This is the whole point of reading authors of diverse cultural backgrounds. Our understanding of the issues and the artistic forms used to convey them become much richer and deeper when we consider the contributions of people who come from a different cultural perspective. We are challenged when we read their work. This stretches our thinking. If you would like to stretch your thinking on this further and don’t mind a dense read, you could tackle the introduction to Chris Healy’s book, From the ruins of colonialism: history as social memory, (Cambridge; Melbourne: Cambridge University Press, 1997).
So with those caveats I present a very incomplete list of histories, biographies and autobiographies written by indigenous writers…
Briscoe, Gordon, Racial Folly: a Twentieth-Century Aboriginal Family, (ANU E Press, 2010).
Clarke, Banjo as told to Camilla Chance, Wisdom Man, (Ringwood, Melbourne: Penguin Australia, 2005).
Flick, Isabel and Heather Goodall, Isabel Flick, (Allen & Unwin, 2004).
Foley, Dennis and Ricky Maynard, Repossession of Our Spirit, (Aboriginal History Inc, 2001).
Harrison, Eileen, Black Swan: a Koorie Woman’s Life, (Allen & Unwin, 2011).
Hegarty, Ruth, Is that you, Ruthie?, (University of Queensland Press, 2003).
Heiss, Anita, Am I Black Enough for You?, (Random House, 2012).
Hodgson, Elizabeth, Skin Painting, (University of Queensland Press, 2008).
Howarth, Kate, Ten Hail Marys, (University of Queensland Press, 2010).
Huggins, Rita and Jackie Huggins, Auntie Rita,(Aboriginal Studies Press, 2010).
Langford-Ginibi, Ruby and Pam Johnston, A Journey into Bundjalung Country, (Kempsey, NSW: 198?). For some background about Ruby Langford-Ginibi’s work, read Carole Ferrier, ‘Ruby Langford Ginibi and the Practice of Auto/biography‘.
Langford-Ginibi, Ruby, All My Mob, (UQP, 2007); ISBN 978-0-7022-3596-2.
Langford-Ginibi, Ruby, Don’t Take Your Love to Town, (Penguin, 2008) ISBN 978-0-7022-3595-5.
Langford-Ginibi, Ruby, Haunted by the Past, (Allen & Unwin, 1999); ISBN 1-86448-758-5.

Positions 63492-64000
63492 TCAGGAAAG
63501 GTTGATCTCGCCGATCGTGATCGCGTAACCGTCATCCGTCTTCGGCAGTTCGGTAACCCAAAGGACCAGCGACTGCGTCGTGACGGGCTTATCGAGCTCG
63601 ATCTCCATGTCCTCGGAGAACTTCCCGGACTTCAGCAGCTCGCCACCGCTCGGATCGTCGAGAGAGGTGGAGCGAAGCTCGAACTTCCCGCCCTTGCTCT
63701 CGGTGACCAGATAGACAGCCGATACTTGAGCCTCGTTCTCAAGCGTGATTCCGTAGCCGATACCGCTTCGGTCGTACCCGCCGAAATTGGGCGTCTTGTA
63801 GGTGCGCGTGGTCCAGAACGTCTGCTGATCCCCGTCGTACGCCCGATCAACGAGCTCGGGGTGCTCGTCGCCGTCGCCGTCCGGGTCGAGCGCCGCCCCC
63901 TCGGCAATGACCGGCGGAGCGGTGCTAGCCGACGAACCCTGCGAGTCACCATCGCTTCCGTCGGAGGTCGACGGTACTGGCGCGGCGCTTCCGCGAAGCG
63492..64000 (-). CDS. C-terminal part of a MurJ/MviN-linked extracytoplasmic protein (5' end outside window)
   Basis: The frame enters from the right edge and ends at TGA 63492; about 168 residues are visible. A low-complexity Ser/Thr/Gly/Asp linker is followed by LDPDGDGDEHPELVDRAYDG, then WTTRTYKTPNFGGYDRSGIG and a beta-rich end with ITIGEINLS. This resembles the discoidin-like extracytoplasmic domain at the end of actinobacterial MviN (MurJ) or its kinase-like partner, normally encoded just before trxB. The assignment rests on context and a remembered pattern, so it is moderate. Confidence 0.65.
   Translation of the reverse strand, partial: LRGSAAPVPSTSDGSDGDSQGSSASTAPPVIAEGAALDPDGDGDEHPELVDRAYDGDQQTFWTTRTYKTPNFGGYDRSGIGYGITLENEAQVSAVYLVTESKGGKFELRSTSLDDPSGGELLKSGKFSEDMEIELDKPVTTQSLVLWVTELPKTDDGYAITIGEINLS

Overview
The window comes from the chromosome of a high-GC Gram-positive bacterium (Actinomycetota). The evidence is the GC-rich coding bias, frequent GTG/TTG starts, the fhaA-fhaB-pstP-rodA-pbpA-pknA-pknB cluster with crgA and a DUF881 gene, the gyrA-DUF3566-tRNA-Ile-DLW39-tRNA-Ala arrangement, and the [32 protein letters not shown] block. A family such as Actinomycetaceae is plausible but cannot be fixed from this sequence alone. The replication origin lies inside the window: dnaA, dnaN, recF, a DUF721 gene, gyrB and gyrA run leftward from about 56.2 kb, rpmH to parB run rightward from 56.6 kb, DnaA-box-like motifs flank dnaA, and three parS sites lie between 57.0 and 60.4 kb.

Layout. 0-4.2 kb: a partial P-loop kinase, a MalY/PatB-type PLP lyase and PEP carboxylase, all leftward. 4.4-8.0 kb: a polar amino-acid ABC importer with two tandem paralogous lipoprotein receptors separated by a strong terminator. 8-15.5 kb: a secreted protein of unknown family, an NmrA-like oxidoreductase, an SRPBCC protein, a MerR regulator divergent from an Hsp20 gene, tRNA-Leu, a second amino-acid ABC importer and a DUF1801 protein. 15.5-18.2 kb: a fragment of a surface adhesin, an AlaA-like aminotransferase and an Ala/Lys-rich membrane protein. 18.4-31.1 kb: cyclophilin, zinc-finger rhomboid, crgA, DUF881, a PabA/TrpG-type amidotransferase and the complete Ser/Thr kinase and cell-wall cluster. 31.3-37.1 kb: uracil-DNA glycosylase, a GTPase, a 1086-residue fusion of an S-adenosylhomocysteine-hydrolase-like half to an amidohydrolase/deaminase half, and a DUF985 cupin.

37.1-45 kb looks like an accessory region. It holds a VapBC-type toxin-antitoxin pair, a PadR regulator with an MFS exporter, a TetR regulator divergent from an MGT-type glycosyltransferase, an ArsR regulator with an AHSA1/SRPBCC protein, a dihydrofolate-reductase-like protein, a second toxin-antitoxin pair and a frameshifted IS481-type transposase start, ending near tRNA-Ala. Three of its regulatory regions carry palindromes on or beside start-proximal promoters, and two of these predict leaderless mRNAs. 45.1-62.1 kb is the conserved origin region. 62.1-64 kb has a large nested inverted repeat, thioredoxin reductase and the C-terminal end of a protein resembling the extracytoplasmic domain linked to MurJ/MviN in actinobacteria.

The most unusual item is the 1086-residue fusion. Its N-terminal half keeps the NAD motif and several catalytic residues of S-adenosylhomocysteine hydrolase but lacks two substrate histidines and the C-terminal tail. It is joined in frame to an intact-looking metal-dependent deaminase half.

Langford-Ginibi, Ruby, My Bundjalung People, (UQP, 1994); ISBN 0-7022-2637-8.
Langford-Ginibi, Ruby, Real Deadly, (Angus & Robertson, 1992); ISBN 0-207-17421-0.
Langford-Ginibi, Ruby and Blanca Fullana, John Barnes ed, Ruby Langford Ginibi in Conversation with Blanca Fullana, (Bundoora, Vic: La Trobe University, 1998).
McGee-Sippel, Lorraine, Hey Mum, What’s a Half-Caste?, (Broome: Magabala Books, 2009)
Martin (Yaarna), Joan, as told to Bruce Shaw, A Widi Woman, (Aboriginal Studies Press, 2011).
Maynard, John, Fight for Liberty and Freedom: The origins of Australia Aboriginal activism, (Canberra; Aboriginal Studies Press, 2007).
Morgan, Sally, My Place, (Fremantle Press, 1987).
Pascoe, Bruce, Wathaurong The People Who Said No, (Wathaurong Aboriginal Co-operative, 2003).
Pilkington, Doris Garimara, Follow the Rabbit-Proof Fence, (University of Queensland Press, 2002).
Purcell, Leah, Black Chicks Talking, (Hodder, 2002).
Somerville, Margaret and Tony Perkins, Singing the Coast, (Aboriginal Studies Press, 2010).
South West Aboriginal Land and Sea Council, John Host and Chris Owen, “It’s Still in My Heart, This is My Country”: The Single Noongar Claim History, (University of Western Australia Press, 2009).
Wirrer-Georg Oochunyung, Fiona, Double Native, (University of Queensland Press, 2012).
Other Places to Find Histories Written by Indigenous Authors
And there’s more! Check out these lists for more books that I haven’t discovered yet:
Do you have any histories, biographies or autobiographies by indigenous authors to add to this list? Are there other lists online of non-fiction books written by indigenous authors, which should be included in the links on this post?